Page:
Estuary English is a variety of Standard English, spoken with a regional accent and, according to the linguist John Wells, "somewhere between traditional RP and Cockney". It includes the "form(s) of English widely spoken in and around London and, more generally, in the southeast of England — along the river Thames and its estuary".
Some features of Estuary English are as follows:
- Phoneme /eɪ/ pronunced as [ʌɪ]: face as [fʌɪs].
- Phoneme /aɪ/ pronunced as [ɑɪ]: price as [prɑɪs].
- Phoneme /aʊ/ pronunced as [æʊ]: mouth as [mæʊθ].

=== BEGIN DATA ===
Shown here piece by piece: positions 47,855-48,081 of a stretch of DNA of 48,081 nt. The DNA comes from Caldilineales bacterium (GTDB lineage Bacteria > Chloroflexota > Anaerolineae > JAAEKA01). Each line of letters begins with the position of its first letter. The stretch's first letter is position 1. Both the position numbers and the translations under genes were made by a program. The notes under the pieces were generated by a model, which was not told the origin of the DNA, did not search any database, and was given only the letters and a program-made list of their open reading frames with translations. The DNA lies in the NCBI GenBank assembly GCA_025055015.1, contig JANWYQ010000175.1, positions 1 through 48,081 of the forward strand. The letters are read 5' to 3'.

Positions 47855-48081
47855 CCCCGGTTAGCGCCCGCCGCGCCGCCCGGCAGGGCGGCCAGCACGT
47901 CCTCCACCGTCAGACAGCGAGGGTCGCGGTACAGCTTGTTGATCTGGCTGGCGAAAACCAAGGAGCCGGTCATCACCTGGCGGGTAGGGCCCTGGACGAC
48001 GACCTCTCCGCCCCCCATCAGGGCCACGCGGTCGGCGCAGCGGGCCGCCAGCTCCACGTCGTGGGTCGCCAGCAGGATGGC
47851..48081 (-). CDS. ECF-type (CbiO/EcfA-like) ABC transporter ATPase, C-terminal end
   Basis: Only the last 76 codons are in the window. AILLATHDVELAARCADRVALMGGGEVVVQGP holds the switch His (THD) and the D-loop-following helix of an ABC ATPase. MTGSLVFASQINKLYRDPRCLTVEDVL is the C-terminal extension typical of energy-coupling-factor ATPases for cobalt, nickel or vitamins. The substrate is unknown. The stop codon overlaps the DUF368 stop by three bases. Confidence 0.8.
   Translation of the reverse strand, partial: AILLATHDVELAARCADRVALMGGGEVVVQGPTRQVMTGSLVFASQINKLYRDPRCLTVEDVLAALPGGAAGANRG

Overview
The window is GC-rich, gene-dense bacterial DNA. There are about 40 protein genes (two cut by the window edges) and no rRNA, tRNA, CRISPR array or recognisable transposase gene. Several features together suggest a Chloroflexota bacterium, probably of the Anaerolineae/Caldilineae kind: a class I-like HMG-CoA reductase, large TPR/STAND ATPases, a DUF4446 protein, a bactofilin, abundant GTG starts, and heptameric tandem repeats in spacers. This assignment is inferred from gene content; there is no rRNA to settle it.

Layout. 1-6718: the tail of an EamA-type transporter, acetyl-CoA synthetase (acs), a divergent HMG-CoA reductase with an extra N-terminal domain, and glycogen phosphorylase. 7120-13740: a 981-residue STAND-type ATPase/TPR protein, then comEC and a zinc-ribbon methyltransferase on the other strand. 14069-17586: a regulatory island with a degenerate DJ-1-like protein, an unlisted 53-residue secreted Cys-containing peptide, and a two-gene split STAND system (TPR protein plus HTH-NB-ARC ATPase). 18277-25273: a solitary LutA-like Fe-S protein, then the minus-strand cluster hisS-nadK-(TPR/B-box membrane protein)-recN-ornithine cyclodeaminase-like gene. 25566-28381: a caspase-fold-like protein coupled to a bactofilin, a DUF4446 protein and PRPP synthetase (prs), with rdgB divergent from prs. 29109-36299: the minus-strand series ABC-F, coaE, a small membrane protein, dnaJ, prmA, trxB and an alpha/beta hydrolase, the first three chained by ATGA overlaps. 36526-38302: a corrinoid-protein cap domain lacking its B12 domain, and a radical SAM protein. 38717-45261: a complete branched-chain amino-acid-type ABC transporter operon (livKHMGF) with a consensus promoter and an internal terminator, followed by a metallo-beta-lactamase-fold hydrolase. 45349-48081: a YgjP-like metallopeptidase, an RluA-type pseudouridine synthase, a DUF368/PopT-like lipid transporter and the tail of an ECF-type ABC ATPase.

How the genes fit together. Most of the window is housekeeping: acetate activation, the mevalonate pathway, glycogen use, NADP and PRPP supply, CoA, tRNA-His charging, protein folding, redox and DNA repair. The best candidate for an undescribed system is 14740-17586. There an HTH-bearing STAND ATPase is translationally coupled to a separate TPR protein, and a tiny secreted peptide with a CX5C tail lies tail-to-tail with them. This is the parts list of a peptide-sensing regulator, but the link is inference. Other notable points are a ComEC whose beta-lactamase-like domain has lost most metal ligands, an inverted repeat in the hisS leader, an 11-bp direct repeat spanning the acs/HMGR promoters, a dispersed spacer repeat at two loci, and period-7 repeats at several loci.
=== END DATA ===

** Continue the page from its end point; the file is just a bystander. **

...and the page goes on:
- Phoneme /əʊ/ pronunced as [əʊ], [ɒʊ] or [ʌʊ]: holy as ['həʊlɪ], goat as [gɒʊt] and loaf as [lʌʊf]
- Phoneme /uː/ pronunced as [ʉ:]: goose as [gʉ:s].
References[edit | edit source]
- Wells, John, "Our changing pronunciation",
- UCL (University College London) Division of Psychology & Language Sciences, Web documents relating to Estuary English
- Rosewarne, David, 1984. ‘Estuary English’. Times Educational Supplement
- Crystal, David. Cambridge Encyclopaedia of the English Language, 1995, p. 327
- Wells, John, Transcribing Estuary English, 1994.